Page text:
The Deficit of Nutrition Education of Physicians

Monica Aggarwal, Stephen Devries, Andrew M. Freeman, Robert Ostfeld, Hanna Gaggin, Pam Taub, Anne K. Rzeszut, Kathleen Allen, Richard C. Conti

Research output: Contribution to journalReview article

11 Scopus citations

Abstract

Globally, death rates from cardiovascular disease are increasing, rising 41% between 1990 and 2013, and are often attributed, at least in part, to poor diet quality. With urbanization, economic development, and mass marketing, global dietary patterns have become more Westernized to include more sugar-sweetened beverages, highly processed foods, animal-based foods, and fewer fruits and vegetables, which has contributed to increasing cardiovascular disease globally. In this paper, we will examine the trends occurring globally in the realm of nutrition and cardiovascular disease prevention and also present new data that international nutrition knowledge amongst cardiovascular disease providers is limited. In turn, this lack of knowledge has resulted in less patient education and counseling, which is having profound effects on cardiovascular disease prevention efforts worldwide.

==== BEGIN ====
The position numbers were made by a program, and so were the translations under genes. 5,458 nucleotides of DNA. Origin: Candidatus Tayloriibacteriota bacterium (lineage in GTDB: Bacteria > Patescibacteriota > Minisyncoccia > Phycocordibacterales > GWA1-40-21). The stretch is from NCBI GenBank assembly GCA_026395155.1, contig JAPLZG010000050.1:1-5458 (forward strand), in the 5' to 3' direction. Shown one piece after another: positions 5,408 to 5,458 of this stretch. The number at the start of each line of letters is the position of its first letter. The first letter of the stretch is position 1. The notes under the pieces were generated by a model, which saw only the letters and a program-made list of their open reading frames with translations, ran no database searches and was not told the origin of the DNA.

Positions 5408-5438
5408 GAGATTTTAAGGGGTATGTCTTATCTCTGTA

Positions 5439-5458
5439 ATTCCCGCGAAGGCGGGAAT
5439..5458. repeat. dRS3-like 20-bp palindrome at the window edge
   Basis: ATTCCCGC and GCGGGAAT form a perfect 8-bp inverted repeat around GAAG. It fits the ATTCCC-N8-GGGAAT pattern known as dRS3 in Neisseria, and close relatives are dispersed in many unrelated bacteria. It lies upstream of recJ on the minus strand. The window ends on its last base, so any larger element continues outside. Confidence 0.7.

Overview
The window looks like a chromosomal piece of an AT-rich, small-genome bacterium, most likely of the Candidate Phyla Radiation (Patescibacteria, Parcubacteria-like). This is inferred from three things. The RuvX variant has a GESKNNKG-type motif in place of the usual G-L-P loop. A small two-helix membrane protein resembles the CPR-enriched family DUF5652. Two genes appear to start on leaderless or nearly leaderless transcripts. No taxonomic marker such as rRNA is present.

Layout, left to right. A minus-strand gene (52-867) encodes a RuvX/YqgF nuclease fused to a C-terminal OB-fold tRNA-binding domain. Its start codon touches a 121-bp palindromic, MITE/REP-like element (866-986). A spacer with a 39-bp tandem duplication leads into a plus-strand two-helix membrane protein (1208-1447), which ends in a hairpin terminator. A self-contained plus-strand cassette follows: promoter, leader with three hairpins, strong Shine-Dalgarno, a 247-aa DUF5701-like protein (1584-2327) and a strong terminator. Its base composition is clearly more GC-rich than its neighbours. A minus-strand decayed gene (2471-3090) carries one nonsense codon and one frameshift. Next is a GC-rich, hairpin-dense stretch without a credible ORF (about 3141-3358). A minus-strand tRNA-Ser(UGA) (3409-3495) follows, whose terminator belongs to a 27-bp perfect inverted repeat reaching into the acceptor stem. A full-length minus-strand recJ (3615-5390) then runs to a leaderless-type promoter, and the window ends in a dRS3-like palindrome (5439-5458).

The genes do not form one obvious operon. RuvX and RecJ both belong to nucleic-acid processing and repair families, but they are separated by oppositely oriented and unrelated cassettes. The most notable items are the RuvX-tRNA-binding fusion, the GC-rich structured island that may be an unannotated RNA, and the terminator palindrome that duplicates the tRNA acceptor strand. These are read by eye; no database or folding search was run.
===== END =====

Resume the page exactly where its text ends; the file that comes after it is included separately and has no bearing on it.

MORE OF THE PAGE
Original languageEnglish (US)
Pages (from-to)339-345
Number of pages7
JournalAmerican Journal of Medicine
Volume131
Issue number4
DOIs
Publication statusPublished - Apr 2018

    Fingerprint

Keywords

  • Cardiovascular nutrition knowledge
  • Cardiovascular risk
  • Healthy dietary patterns
  • International nutrition
  • Nutrition
  • Nutrition education
  • Unhealthy dietary patterns

ASJC Scopus subject areas

  • Medicine(all)

Cite this

Aggarwal, M., Devries, S., Freeman, A. M., Ostfeld, R., Gaggin, H., Taub, P., ... Conti, R. C. (2018). The Deficit of Nutrition Education of Physicians. American Journal of Medicine, 131(4), 339-345. https://doi.org/10.1016/j.amjmed.2017.11.036